• offers useless tips (empty Temporary Internet Files, enable IE's phising filter, turn on Windows Firewall)
      • missed obvious problems like outdated drivers which were causing actual system crashes
      • rest of the menus were just shortcuts to the control panel or other pre-existing Windows content/features

      it sounds like the author's evaluation that this program offers non-fixes for non-problems seems like a pretty accurate one. he does give the program benefit of the doubt and states:

      ...the PC Checkup functionality could deliver some interesting functionality, especially if it develops the ability to suss out real PC problems...

      i think they were just expecting what MS tried to promise--a program that would actually help troubleshoot computer problems. but in the end, Microsoft's PC Advisor Repair Tool suffers the same problem as other PC repair programs--they don't work.

      • by hairyfeet (841228)
        That is why I use appget [app-get.com] instead of those useless Windows "repair tools". Because if you have more than a couple of programs installed trying to keep up with updates for them all is too big a PITA. With Appget I run it once a week and it gives me a nice list of which programs are out of date,and usually a direct download link to the home page or the updated app. Nice to have for those of us on Windows.
      • The new version much simplifies the interface and should fix this. The core routine is :

        print "Have you tried rebooting?\n";
        return(O);

        Works every time (or at leasts keep users off the phone, which is the point, really).

    • by argiedot (1035754)
      Vista crashed on me once and the problem finder tool told me that the solution was to update Kaspersky. The problem with that? I haven't ever installed Kaspersky on this computer. If this tool is something like that then saying signal-to-noise is low is an understatement.
  • Im sure.. (Score:5, Insightful)

    by Creepy Crawler (680178) on Sunday October 12, 2008 @04:57PM (#25348189)

    That MS would surely get in trouble for this, but MS could very well use a repository, along with MD5 hashes of recommended programs.

    They could provide what we Linux users have with Synaptic and dpkg. They could provide "MS Legit Software", "Driver Repository", "3rd party Software", and "GPL and derivatives". There's 6 branches of Windows to do right now (98, ME, 2k, XP, 03 server, Vista), and most of them are rather outdated.

    But really, can we really say how bad this tool is by it not catching somewhat out of date drivers? Where exactly can a bot get the filename for the specific driver you need? nVidia, ATI, and Intels websites are rather hard to find drivers IF you screen-scrape.

    • I thought Windows Update told you if you had out-of-date drivers. It's been a few years since I used Windows, but I remember Windows 2000 updating my video, network, and modem drivers over Windows Update.
      • I remember something similar, in that it messed my video card driver up, but fixed sound. Though, I'm talking more about a repository ala the Linux style.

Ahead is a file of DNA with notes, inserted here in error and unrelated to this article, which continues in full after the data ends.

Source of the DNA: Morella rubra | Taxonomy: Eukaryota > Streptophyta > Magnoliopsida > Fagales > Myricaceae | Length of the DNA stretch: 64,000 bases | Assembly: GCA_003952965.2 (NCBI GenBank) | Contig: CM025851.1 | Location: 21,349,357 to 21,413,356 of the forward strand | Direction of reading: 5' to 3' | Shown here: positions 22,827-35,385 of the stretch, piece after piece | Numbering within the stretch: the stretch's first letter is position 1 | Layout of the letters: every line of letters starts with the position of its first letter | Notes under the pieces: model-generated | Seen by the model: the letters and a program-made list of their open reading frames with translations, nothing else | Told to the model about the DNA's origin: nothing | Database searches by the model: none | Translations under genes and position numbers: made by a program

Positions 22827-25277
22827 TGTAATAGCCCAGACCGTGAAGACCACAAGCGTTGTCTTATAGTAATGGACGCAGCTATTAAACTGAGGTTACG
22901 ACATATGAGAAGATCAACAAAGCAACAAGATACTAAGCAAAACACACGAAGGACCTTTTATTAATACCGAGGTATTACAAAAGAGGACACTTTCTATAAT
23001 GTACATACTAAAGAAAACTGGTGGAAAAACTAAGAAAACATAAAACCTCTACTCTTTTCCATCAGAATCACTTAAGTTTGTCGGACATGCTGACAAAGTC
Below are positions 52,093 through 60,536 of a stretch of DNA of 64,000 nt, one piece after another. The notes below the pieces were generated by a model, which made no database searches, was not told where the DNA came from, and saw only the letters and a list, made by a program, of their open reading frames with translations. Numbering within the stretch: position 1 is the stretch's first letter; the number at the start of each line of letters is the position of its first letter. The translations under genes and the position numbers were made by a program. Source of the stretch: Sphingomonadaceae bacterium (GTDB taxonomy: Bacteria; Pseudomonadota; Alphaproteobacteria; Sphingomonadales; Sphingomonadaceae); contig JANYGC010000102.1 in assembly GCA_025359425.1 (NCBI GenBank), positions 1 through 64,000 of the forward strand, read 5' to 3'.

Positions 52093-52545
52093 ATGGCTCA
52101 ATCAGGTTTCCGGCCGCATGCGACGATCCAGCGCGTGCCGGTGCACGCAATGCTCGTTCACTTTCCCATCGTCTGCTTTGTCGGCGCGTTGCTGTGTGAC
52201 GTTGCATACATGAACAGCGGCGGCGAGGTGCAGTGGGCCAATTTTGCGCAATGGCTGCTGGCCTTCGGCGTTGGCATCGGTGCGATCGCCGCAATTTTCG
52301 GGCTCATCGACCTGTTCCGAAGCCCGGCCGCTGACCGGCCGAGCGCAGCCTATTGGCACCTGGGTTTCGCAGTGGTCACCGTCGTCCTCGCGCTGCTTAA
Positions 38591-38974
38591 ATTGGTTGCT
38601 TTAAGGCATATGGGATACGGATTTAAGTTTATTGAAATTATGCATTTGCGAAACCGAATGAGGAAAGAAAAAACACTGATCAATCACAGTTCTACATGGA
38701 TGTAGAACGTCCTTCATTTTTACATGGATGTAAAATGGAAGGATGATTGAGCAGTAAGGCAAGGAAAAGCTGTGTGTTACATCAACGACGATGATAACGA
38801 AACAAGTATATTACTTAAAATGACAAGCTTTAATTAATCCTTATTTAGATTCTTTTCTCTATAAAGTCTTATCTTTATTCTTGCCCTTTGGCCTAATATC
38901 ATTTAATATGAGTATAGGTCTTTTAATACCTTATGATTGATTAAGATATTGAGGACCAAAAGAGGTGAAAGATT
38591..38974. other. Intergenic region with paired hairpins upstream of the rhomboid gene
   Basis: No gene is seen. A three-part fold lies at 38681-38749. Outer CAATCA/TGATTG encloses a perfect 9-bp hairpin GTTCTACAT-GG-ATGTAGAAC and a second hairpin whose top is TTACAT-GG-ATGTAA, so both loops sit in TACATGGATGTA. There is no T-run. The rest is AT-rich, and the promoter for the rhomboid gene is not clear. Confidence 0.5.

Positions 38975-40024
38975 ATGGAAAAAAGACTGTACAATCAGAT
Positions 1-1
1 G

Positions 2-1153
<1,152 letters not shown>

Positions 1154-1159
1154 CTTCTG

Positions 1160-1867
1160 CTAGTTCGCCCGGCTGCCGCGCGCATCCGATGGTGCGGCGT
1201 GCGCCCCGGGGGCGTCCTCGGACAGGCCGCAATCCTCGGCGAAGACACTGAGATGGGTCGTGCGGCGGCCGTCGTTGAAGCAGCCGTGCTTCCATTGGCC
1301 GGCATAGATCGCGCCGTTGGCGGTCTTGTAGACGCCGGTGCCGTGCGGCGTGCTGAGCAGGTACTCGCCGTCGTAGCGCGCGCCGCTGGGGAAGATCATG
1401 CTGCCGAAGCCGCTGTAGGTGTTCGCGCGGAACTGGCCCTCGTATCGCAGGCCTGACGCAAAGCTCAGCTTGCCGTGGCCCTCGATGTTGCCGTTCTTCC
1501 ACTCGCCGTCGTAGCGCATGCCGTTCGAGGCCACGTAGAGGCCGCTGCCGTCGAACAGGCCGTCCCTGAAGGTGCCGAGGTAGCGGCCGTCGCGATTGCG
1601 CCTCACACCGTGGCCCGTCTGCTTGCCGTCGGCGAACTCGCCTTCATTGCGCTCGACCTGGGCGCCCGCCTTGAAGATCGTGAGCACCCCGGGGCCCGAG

Though, I know how MS will pervert it: they will charge for listing and ranking and will require yet another bloated app on your desktop. It's just the MS way :(

        It's also what's holding computing back.

        • Re: (Score:3, Informative)

          by Tubal-Cain (1289912)

          I remember something similar, in that it messed my video card driver up.

          There have been very few times that MS Update has gotten the video card drivers right.

      • ONLY IF the vendors report to WindowsUpdate that there are new drivers, then due to the fact that Microsoft will only distribute signed drivers, they have to be tested, which means a delay of like a week or more. So yeah, it's possible to get them through WU, but both MS and the vendor have to work together. I've talked with some folks from MS and they're rather bureaucratic over there so it's not exactly like there's a team of five guys whose job it is to oversee something like this.

        If there was, I'ld be

        • Re: (Score:3, Insightful)

          That's simple. Do it the Debian Way.

          Stable, Testing, Unstable.

          Drivers in that order.

          Stable are the ones that have been tested and vetted and work 99.99999% of the time (6sigma).
          Testing drivers are the ones that work rather well, but have occasional problems. Not quite a Work in Progress, but not bug free.
          Unstable. Yummy. Kernel Panic warnings and such abound. Ye civilized people not belong here!

          Debian has it right, at least in the driver department. Stuff they say works just works.

          • Oh I agree, that's why I thought I posted here about being a deb-rat. I didn't? Ah well, nothing lost I suppose.

            But yes, I agree, drivers_testing and drivers_signed works for me. Drivers_unstable I prefer to go and get myself on Windows, as opposed to deb, because most people are familiar with the Windows Control Panel. Most people couldn't sit down today and enable Synaptic (purposely choosing GUI) and add extra repos to their list. But they would look at it in Windows and say "yummy, faster drivers"

      • by skaet (841938)

        There hasn't been a new nVidia driver for the 8x series in months and I had simply stopped checking. I recently had Windows Update recommend an update for nVidia drivers and I was pleasantly surprised since it had never worked in the past.

        Perhaps Microsoft are finally getting it together for repositories and such. Who knows, we'll see...

      • Re: (Score:3, Informative)

        by Z34107 (925136)